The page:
Egypt is a haven for fast-moving consumer goods (FMCG) and retailers given its population size. Despite threats to consumer spending, such as the devaluation of the local currency, subsidy cuts and inflation rates, wholesale and retail trade accounted for 13.8% of Egypt’s GDP in 2018, according to Bank Audi, as cited in Oxford Business Group’s The Report: Egypt 2019.
Global measurement and data analytics company Nielsen revealed last month that Egypt’s FMCG market is growing at a “rate of 17% on a weighted average for the high selling categories in the market”.
“The FMCG market spending in Egypt continued to grow throughout 2018, with value increasing in double digits due to high inflation. Volume growth has started to recover from the significant earlier losses, as inflation, whilst still high, has eased from more than 30% two years ago, providing some relief to Egyptian consumers,” managing director of Nielsen Egypt and Levant Nihal El Koussi said in a recent press release.
While forecasts on consumer spending differ amongst research institutions, real estate companies are banking on providing retail space around Cairo. About 1.4 million square meters of retail gross leasable area were available in 2014, rising to 1.9 million square meters in the third quarter of 2018, according to JLL real estate consultancy, quoted in OBG’s report. Despite the introduction of the value-added tax (VAT) in 2016 and the weight it imposed on retailers and real estate developers alike, retail spaces are expected to reach 2.4 million square meters in 2020.
The government has also been supportive of the move by passing the Shopping Centers Act in May 2018, which addresses the establishment of malls.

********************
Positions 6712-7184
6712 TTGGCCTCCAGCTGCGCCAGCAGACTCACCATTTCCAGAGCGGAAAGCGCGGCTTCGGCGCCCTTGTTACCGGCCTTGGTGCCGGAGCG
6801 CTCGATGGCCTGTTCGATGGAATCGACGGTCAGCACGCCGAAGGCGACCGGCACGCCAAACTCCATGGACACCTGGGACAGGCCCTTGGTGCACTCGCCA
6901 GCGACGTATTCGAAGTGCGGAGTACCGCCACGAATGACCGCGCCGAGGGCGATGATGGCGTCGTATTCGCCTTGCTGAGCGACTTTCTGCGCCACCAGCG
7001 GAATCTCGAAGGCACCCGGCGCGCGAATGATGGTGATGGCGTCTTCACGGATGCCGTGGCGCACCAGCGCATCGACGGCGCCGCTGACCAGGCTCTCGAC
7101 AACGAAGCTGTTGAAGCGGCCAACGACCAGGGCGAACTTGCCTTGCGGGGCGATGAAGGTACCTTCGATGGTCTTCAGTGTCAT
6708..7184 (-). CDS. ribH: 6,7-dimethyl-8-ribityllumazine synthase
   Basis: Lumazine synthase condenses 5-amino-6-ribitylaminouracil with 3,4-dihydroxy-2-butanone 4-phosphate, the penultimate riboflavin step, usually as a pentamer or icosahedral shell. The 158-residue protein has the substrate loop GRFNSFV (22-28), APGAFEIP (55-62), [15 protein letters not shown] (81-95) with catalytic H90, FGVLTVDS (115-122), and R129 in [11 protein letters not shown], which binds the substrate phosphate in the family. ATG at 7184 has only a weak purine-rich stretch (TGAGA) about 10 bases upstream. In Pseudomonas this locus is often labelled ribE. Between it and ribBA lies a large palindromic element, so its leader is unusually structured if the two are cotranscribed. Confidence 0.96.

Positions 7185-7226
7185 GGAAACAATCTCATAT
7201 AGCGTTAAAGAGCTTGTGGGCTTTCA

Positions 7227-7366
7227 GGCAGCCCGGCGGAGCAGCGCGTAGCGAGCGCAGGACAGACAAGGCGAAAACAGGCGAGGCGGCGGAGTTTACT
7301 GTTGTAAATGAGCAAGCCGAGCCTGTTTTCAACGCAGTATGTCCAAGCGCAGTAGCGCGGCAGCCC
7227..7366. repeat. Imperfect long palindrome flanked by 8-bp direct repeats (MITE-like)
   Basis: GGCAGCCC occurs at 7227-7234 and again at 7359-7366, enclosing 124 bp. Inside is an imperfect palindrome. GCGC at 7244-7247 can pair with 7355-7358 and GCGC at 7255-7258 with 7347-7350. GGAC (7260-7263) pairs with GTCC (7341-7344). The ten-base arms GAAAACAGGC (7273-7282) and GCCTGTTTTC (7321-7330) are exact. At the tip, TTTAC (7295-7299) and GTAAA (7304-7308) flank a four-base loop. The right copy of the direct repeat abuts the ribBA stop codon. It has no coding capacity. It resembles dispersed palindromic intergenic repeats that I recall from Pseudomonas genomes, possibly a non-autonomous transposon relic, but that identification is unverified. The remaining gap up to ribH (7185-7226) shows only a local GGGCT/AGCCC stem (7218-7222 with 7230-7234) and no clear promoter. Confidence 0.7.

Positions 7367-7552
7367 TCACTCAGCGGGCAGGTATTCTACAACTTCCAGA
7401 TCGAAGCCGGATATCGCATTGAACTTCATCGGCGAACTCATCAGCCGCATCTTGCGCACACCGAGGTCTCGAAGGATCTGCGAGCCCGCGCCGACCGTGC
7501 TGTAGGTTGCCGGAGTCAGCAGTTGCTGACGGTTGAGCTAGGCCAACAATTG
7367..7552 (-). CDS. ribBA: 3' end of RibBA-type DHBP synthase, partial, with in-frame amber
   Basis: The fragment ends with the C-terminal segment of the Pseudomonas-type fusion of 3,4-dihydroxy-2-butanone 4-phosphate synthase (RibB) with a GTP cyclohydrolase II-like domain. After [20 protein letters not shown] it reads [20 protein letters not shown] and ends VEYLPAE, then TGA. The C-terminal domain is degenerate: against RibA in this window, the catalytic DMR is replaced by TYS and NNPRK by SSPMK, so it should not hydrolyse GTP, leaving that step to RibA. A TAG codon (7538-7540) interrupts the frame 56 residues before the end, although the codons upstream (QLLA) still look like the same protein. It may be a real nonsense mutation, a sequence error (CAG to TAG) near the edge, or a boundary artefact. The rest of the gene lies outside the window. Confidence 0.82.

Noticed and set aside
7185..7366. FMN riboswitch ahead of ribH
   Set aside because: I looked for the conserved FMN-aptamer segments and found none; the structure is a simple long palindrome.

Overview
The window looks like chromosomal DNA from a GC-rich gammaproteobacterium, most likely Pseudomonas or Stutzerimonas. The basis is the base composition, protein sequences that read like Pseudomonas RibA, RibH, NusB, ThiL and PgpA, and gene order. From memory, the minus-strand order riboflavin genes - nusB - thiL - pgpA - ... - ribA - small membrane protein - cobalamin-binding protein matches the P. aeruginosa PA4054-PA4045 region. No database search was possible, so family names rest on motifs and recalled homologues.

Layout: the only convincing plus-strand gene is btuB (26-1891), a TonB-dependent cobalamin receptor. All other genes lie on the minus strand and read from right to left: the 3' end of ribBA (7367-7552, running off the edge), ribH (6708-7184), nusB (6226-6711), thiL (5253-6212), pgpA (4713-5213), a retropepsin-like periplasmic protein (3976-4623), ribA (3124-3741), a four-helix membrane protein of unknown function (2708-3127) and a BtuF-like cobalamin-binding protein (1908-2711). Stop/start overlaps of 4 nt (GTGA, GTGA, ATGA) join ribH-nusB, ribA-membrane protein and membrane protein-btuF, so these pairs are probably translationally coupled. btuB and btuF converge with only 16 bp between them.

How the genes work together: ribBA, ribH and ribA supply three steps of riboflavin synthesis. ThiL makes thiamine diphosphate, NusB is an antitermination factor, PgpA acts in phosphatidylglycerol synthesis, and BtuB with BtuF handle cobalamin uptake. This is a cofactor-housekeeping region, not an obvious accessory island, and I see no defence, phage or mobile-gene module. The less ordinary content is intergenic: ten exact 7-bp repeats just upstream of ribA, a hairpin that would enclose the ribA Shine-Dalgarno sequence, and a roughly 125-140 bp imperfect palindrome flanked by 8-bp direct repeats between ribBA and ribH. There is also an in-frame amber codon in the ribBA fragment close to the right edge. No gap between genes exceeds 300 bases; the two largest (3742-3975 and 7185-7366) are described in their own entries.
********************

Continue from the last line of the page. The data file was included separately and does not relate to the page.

But is physical retail space really the path of the future?
The dilemma of either owning a physical retail space or penetrating the online space very much depends on the geographic location of the targeted consumers as well. Since Egypt is characterized by a traditional trade heavy retail market, only 40% of the stores contribute to 80% of the revenue, with over 395,000 operating stores. Highlighting the gap between spending in governorates as opposed to spending in bigger cities, 17% of districts contribute to 50% of FMCG sales.
Mobile internet users in Egypt have reached 32.49 million in February 2019, with general internet penetration hitting almost 50% in 2018/2019, as per the Ministry of Communications and Information Technology (MCIT).
In parallel to the rising numbers of internet users, Egypt is planning to double the number of businesses selling their products and services online by 2020, according to a statement by the United Nations Conference on Trade and Development (UNCTAD). At the end of 2017, less than 18% of big companies did so.
Additionally, the rise of smartphone apps providing not just the delivery of clothes and appliances, but rather groceries and household items has been making itself noticeable in Cairo specifically. Names like Goodsmart and The Grocery Shop have been making their debut by offering consumers to shop for everyday household items on their phones. While both apps, as a matter of example, have their own warehouses to store the goods they distribute, they do not have a physical retail space.
Although the government is working on a financial inclusion strategy, the size of Egypt’s banked population is still low. While this may seem like a hurdle to online ordering of goods, service providers offer the cash-on-delivery option. In the region as a whole, 62% of online shoppers choose to pay cash once they receive their order. Hence, a bank account is not mandatory to order retail and FMCG products from the convenience of one’s home.
In general, online sales are forecast to reach $2.7 billion by 2020, according to online payment gateway Payfort. Moreover, the value of online sales in the MENA region are expected to grow by 28% annually by 2022, a report by Google and Bain and Company reveals.